Environmental Sociology

Environmental sociology is a specialized field that deals with the interactions between groups and their environments. It is typically defined as the sociological study of societal-environmental interactions. Sociology is the study of collective behavior, whereas environmental sociology is a specializes on environmental relations. It studies the social dimensions of environmental problems, such as climate change, resource depletion, pollution, and environmental injustice. It also attempts to understand why groups make environmentally destructive choices, and discover ways to alter such collective behavior.

Course and curriculum:

Undergraduate degrees in environmental sociology are rare. Most students earn generalized degrees in sociology. A growing number of sociology departments are now offering concentrations in environmental sociology. Programs with concentrations in environmental sociology offer courses on environmental justice, development and underdevelopment, and the sociology of environmental problems, in addition to the sociological subject areas like quantitative sociological analysis and research design, social problems, criminal justice, policy, economics, community development, and class, race, and gender.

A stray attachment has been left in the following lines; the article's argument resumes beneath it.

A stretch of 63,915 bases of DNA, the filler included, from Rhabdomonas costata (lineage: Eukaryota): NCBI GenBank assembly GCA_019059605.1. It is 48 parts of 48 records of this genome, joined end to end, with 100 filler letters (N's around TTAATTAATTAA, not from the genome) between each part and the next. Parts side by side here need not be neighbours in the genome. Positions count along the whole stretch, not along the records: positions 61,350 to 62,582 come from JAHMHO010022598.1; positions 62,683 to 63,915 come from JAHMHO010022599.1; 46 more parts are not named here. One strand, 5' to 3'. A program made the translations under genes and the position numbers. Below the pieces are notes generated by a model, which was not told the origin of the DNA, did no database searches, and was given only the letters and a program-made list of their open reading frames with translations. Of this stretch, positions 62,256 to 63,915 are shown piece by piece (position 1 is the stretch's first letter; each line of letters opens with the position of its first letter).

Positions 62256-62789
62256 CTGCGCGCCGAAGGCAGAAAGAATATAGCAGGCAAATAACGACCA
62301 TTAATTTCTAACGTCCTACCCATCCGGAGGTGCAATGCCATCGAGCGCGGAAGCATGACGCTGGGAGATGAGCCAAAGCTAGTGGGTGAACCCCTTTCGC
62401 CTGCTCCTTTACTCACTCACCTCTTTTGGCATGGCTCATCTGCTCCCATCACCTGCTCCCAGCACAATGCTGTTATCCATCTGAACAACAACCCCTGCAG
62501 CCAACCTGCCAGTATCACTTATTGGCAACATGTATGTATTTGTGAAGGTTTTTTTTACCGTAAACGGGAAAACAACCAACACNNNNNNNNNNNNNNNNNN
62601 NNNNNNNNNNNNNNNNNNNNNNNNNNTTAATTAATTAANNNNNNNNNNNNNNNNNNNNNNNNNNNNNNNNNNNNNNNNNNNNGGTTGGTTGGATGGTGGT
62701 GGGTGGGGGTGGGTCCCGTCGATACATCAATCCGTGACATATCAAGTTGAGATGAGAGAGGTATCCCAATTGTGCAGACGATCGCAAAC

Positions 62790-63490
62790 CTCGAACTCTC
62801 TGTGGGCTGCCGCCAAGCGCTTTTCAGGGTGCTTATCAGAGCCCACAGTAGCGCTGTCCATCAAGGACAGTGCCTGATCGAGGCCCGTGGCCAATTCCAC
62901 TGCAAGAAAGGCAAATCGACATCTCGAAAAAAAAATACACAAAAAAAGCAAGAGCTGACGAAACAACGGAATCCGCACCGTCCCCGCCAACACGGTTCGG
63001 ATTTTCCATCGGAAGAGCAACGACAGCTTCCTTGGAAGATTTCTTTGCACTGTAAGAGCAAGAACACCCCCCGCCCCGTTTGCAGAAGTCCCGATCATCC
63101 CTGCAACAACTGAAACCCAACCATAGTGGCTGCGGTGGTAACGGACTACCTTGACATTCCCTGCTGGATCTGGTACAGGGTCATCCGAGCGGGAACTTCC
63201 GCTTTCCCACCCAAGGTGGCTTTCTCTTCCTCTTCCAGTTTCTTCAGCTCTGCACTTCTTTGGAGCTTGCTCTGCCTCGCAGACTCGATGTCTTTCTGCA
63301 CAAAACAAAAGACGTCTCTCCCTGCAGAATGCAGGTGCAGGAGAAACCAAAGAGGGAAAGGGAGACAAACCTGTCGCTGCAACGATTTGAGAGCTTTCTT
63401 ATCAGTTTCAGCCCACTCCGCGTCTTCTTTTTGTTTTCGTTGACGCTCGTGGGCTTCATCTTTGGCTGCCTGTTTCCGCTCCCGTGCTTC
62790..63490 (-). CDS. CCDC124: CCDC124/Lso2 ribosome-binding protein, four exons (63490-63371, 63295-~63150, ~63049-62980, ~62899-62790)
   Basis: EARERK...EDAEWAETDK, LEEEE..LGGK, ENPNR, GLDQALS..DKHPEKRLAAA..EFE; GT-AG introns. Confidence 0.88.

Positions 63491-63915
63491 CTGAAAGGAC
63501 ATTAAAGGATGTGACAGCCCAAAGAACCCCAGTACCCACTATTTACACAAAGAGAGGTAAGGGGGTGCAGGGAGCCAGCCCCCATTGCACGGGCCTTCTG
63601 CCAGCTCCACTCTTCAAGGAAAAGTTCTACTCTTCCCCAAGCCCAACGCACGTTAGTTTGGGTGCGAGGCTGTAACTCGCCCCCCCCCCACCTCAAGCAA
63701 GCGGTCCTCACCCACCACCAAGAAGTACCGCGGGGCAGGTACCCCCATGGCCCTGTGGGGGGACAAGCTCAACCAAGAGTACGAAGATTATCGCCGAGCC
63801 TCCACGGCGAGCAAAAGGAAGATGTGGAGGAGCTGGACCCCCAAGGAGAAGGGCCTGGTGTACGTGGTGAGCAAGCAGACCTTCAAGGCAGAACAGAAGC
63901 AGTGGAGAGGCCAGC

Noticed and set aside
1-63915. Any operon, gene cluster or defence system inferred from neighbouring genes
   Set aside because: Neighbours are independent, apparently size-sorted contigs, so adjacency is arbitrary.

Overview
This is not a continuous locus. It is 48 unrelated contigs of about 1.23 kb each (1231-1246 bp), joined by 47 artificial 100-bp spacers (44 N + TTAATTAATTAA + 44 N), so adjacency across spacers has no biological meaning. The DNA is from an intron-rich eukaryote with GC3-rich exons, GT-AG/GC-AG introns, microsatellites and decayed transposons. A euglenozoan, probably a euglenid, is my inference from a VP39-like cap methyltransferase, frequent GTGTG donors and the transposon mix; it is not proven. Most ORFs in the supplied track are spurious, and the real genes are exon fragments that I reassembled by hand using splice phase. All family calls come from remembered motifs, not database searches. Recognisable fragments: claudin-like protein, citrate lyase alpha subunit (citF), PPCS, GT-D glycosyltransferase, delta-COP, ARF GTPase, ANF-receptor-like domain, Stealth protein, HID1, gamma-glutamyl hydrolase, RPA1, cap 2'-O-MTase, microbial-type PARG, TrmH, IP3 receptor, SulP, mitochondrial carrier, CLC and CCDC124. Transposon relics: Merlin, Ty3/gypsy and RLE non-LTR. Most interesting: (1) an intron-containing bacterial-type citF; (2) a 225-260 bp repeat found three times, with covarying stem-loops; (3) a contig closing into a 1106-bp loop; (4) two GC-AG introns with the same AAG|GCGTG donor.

Some of the major areas that come under the discipline include ecological issues, ecological collapse and human progress, ecological implications in modern economy, modern environmentalism, connection between class, race, gender, justice and environmental issues, ecological ethics, global eco-social movements, environmental impacts of technology, the effects of international trade and investment on environmental degradation, militarism and environmental inequality etc.

A bachelor's degree is only the beginning for sociologists. Due to the amount of research involved, most jobs in sociology require advanced degrees. Graduates in other disciplines also concentrate in environmental sociology for master's degree. Master's programs generally require additional coursework in statistics and research methods. PhD programs offer more specialized coursework focusing on various aspects of environmental sociology. Doctoral programs focus heavily on research methods and independent study to prepare candidates for research positions.

Career opportunities:

Doctoral degrees are required for college faculty, research positions at non-profit organisations, corporations, and government agencies. Some find work in non-research positions at social services agencies, non profit organizations, or businesses. The majority of environmental sociologists work as faculty at colleges and universities. Some are also employed by nonprofit environmental agencies and public policy organizations, local and state departments of ecology, community recycling programs, environmental action groups, consulting firms, lobbying organizations, and international non-governmental organizations.


1.School of Ecology and Environment Studies, Nalanda University, Rajgir, Bihar
2.TERI University, New Delhi
3.Department of Environmental Studies, University of Delhi, Delhi
4.Environmental Protection Training and Research Institute, Hyderabad, Telangana
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